Oyesanya v GMC [2017] EWHC 409 (Admin)

Posted by Antonia Dowgray on


Professional regulators will be assisted by this decision relating to robust case management orders when dealing with appeals involving voluminous, document heavy cases and Appellants raising issues which are "quintessentially" case management decisions of the first instance Tribunal.


This case is an example of the appeal court exercising robust case management to narrow the focus of a statutory appeal to the essential issues.  This was following a MPTS hearing which Justice Holman opined had lasted "incredibly" for 57 days, and "must have got completely out of control".


The case was a statutory appeal by a consultant gynaecologist from the decisions of the MPTS. The MPTS hearing had lasted fifty-seven days. The Appellant represented himself at both the MPTS and in his appeal.  Much of the MPTS hearing time was occupied with exploring matters on which the Appellant was ultimately exculpated. The MPTS found three allegations proved. These related to two failures to provide good clinical care in 2008 and 2011, and a failure in communication with a colleague in 2008. These facts amounted to serious professional misconduct. The MPTS found his fitness to practise was impaired and that his registration should be suspended for three months.

At the appeal hearing, the Appellant sought an adjournment of his appeal to enable him to obtain representation from the Bar Pro Bono unit. Holman J observed that the MPTS hearing had resulted in a "phenomenal" volume of documentation. In deciding to grant the adjournment application, Holman J stated with reference to his discretionary power:

[8] "...I can link that discretion with the exercise of other very important discretionary powers and duties upon the court by Rules 1.1 and 1.4 of the Civil Procedure Rules, including within them 1.4 (2) (b) and (c), and also Rule 3.1 (2) (k). All these rules, separately and in combination, confer upon the court both a power and a duty to limit the issues and to exclude certain issues from consideration."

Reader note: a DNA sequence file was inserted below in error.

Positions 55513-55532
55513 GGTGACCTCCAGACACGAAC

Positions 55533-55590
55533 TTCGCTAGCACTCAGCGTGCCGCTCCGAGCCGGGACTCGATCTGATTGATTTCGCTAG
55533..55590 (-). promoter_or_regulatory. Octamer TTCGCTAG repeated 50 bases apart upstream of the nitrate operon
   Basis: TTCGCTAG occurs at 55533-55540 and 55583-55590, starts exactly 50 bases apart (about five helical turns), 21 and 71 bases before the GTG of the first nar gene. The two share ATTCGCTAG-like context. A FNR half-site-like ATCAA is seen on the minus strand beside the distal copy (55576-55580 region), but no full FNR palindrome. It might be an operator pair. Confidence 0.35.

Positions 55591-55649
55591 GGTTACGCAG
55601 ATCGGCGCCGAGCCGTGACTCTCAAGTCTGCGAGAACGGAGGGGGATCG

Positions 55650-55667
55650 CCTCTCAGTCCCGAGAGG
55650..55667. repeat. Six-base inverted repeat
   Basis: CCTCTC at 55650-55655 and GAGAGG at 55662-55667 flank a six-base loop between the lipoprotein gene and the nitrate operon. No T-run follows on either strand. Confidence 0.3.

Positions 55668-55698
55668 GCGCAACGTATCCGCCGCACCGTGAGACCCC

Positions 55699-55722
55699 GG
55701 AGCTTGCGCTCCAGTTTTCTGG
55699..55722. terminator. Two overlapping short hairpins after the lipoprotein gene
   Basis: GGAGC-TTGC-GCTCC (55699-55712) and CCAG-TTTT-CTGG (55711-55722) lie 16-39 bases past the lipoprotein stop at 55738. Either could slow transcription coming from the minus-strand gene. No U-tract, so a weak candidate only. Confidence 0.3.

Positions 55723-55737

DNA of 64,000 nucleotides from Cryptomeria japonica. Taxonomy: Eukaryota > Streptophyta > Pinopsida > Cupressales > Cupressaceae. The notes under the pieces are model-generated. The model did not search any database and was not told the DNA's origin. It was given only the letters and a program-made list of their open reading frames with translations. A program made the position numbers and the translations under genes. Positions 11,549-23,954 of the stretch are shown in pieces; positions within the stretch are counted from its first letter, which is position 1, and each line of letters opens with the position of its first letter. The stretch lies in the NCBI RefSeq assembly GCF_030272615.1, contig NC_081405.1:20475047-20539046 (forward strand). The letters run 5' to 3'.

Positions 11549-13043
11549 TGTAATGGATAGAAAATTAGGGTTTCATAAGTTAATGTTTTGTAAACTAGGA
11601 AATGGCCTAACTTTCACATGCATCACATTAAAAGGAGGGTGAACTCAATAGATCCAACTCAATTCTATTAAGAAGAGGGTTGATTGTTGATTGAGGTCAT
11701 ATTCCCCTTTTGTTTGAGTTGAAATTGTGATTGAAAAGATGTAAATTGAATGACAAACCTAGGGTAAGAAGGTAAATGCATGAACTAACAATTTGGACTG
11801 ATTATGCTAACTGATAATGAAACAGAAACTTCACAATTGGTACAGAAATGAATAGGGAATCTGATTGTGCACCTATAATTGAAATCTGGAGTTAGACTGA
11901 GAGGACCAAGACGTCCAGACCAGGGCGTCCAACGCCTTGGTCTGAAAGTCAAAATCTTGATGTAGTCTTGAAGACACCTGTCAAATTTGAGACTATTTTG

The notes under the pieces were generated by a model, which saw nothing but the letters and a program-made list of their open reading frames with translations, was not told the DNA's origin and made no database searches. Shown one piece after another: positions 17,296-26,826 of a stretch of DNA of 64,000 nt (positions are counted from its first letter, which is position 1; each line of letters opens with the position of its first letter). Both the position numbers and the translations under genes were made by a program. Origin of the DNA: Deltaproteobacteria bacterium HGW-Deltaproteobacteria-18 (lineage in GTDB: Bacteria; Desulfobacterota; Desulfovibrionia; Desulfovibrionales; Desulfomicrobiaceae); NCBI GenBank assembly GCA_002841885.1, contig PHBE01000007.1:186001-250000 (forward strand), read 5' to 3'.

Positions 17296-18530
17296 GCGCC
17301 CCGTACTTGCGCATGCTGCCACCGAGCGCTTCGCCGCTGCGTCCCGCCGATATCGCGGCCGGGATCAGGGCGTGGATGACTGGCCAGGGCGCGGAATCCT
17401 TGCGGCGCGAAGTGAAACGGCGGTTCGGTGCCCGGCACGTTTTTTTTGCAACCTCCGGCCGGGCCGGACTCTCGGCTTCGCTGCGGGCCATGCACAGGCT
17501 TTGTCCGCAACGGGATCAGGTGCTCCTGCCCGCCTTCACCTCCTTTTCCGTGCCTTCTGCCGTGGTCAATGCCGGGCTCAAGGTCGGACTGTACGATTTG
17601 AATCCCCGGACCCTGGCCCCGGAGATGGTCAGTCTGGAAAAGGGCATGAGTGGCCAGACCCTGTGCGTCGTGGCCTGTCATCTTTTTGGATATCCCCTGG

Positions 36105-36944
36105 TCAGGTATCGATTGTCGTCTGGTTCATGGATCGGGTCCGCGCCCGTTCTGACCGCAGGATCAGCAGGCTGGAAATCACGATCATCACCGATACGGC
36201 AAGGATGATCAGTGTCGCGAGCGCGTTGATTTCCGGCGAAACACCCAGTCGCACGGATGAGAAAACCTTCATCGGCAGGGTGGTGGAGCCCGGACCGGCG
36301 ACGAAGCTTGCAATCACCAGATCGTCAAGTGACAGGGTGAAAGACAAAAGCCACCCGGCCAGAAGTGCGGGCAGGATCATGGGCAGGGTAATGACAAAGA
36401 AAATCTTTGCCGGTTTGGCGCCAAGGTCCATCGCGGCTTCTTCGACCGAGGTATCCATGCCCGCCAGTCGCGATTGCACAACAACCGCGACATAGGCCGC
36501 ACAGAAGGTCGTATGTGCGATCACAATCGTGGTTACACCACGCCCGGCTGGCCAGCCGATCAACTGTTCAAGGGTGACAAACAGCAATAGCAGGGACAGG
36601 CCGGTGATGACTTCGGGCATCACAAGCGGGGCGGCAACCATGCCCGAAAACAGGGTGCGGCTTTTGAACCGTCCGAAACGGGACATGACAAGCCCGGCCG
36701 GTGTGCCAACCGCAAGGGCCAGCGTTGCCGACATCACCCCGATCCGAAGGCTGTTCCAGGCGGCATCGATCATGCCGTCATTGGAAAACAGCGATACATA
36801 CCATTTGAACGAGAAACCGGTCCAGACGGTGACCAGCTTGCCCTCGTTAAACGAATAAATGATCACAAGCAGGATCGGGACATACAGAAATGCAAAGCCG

Holman J further stated:

[9] – [10] "Quite frankly, and with all due respect to the Tribunal, this case must have got completely out of control before them. It is wholly disproportionate that a Tribunal should find itself spending as many as fifty-seven days at phenomenal expense hearing the sort of issues which arose in this case, including those allegations which were found not proved.

"There is, frankly, a serious risk that, unless I exercise robust case management powers, the appeal to this court could become no less uncontrolled".

Mr Justice Holman explained that the purpose for the issuing of the order was to "slim the focus of this appeal right down to those essential matters …upon the actual record of determination by the Tribunal" [14].  Holman J ruled out "any further consideration" of matters in the appeal relating to the Appellant's complaints about case management and procedural decisions taken by the MPTS [18], and limited the papers for the appeal hearing to a "very slimed down volume of documents", including those that the Respondent had prepared and allowing for "one additional bundle not exceeding two-hundred pages" which the barrister for the Appellant considered "essential" for the disposal of the appeal [19].    

About the Author

Antonia is a Senior Associate in our Professional Regulatory team based in London.

Antonia Dowgray
Email Antonia
020 7814 5499

View Profile